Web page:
1911 Encyclopædia Britannica/Sivas
SIVAS, one of the largest and most important vilayets of Asia Minor, lying between 38° 30′ and 41° N. and 35° 30′ and 39° E. It is rich in mineral wealth—silver, lead, copper, iron, manganese, arsenic, alum, salt and coal; and has several hot and cold mineral springs, and large forests of fir, pine, beech and oak. The climate is good, the average elevation of the province being over 3500 ft., and the soil fertile. Wheat and barley are largely grown on the plateau, and in the lower districts there are extensive fruit orchards and vineyards. The port of the vilayet is Samsun (q.v.), whence a chaussée runs through Amasia, Tokat, and Sivas to Kharput; but Sivas is also connected by road with the minor Black Sea ports, Unieh, Ordu and Kerasund. The rates for transport are, however, prohibitive. Angora is the nearest railway point.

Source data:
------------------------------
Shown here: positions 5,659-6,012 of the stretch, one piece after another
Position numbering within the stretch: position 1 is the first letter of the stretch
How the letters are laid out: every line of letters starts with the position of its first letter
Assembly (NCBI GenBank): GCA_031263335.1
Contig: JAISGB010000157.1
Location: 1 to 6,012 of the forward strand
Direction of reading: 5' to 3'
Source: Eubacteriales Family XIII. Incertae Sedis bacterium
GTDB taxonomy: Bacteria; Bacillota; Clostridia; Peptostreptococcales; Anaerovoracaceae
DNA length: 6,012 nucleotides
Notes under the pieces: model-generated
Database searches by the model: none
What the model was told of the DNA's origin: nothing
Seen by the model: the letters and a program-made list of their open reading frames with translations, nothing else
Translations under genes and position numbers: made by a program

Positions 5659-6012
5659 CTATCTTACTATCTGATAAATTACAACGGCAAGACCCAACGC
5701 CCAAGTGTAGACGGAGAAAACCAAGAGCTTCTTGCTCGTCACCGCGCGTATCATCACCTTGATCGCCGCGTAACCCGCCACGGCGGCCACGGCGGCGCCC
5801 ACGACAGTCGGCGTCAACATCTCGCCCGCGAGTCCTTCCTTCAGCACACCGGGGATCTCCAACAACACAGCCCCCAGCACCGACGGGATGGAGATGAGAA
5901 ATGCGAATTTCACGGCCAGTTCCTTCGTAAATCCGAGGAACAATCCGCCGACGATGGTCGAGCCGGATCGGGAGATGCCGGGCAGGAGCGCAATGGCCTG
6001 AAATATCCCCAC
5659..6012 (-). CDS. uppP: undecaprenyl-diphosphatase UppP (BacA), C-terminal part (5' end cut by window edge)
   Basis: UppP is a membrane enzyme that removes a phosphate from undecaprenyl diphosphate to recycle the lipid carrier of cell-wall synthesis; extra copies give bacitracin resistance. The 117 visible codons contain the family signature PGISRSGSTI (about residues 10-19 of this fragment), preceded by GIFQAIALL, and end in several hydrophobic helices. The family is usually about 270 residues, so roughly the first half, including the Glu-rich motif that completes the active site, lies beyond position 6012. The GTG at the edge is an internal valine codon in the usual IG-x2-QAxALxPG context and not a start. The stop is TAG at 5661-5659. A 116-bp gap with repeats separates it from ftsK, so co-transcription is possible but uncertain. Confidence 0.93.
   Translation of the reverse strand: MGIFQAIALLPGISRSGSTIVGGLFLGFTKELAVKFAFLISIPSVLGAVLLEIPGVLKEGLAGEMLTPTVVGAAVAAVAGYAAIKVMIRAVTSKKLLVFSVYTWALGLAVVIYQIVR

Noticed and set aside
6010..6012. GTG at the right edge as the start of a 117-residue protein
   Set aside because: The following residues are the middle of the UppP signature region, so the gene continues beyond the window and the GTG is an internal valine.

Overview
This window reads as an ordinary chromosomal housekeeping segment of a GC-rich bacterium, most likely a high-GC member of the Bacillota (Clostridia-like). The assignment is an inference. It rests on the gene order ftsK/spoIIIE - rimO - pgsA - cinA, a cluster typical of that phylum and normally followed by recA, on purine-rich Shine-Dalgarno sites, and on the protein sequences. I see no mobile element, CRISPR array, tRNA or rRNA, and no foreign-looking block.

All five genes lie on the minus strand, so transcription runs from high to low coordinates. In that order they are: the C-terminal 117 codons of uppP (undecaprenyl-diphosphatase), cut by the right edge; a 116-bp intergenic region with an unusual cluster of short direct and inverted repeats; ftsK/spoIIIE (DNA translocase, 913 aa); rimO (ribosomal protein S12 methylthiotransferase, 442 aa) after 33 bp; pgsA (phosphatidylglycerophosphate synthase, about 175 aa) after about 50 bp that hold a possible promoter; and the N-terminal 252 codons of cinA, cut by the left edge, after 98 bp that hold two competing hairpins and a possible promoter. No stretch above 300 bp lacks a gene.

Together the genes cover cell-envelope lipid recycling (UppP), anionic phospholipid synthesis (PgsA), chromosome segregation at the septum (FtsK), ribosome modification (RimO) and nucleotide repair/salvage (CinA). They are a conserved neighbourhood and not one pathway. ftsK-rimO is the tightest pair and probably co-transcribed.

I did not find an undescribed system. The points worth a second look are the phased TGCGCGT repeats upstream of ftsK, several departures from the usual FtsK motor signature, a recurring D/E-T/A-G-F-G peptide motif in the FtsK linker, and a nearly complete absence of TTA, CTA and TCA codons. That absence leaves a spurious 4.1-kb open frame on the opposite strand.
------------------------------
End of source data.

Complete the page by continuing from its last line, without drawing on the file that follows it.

Sivas (anc. Megalopolis-Sebasteia), altitude 4420 ft., is also the name of the chief town of the vilayet (and of a sanjak of the same name). It is situated in the broad valley of the Kizil Irmak, on one of its right bank tributaries, the Murdan Su. Pop. over 43,000, fully two-thirds Mussulman. The climate is healthy but severe in winter. Coarse cotton cloth and woollen socks are manufactured. The medresses (colleges), built in the 13th century by the Seljuk sultans of Rum, are amongst the finest remains of Moslem art in Asia Minor. In one of them is the tomb of its founder, Izz ud-din Kai Kāus I. (1210–1219). Near the town is the Armenian monastery of the Holy Cross, in which are kept the throne of Senekherim and other relics. There are several Armenian churches of interest, a flourishing American mission with church and schools, and a Jesuit mission. Under Diocletian Sebasteia became the capital of Armenia Minor, and in the 7th century that of the Sebasteia Theme. Justinian rebuilt the walls and, under the Byzantine emperors, it was second only to Caesarea in size and wealth. In 1021 Senekherim, king of the Armenian province of Vaspuragan (Van), ceded his dominions to Basil II., and became the Byzantine viceroy of Sebasteia and the surrounding country. This position was held by his successors until the town fell into the hands of the Turkomans after the defeat of Romanus II. by the Seljuks (1071). After having been ruled for nearly a century by the Danishmand amirs, it was taken (1172) by the Seljuk sultan of Rum, and in 1224 was rebuilt by Sultan Ala-ed-din Kaikobad I. In 1400, when captured by Timur, the city is said to have had 100,000 inhabitants, and to have been famous for its woollen stuffs. On this occasion the bravest defenders were massacred, and 4000 Armenians were buried alive. Mahommed the “Conqueror” restored the citadel, and the place has ever since been an important Ottoman provincial capital. Early in the 19th century, like all other Ottoman towns, it was terrorized by janissaries, with whom Mahmud II. commissioned the great Dere Bey of Yuzgat, Chapan Oglu, to deal in 1818. The news of his drastic success provoked a dangerous riot in Stambul, which postponed by some years the final tragedy of the janissaries. From 1880 to 1882 Sivas was the residence of the British military consul-general for Asia Minor; but it has now only an American vice-consulate. Mechithar, the founder of the Mechitharists (q.v.) and of the famous monastery at Venice, was born (1676) at Sivas. (C. W. W.; D. G. H.)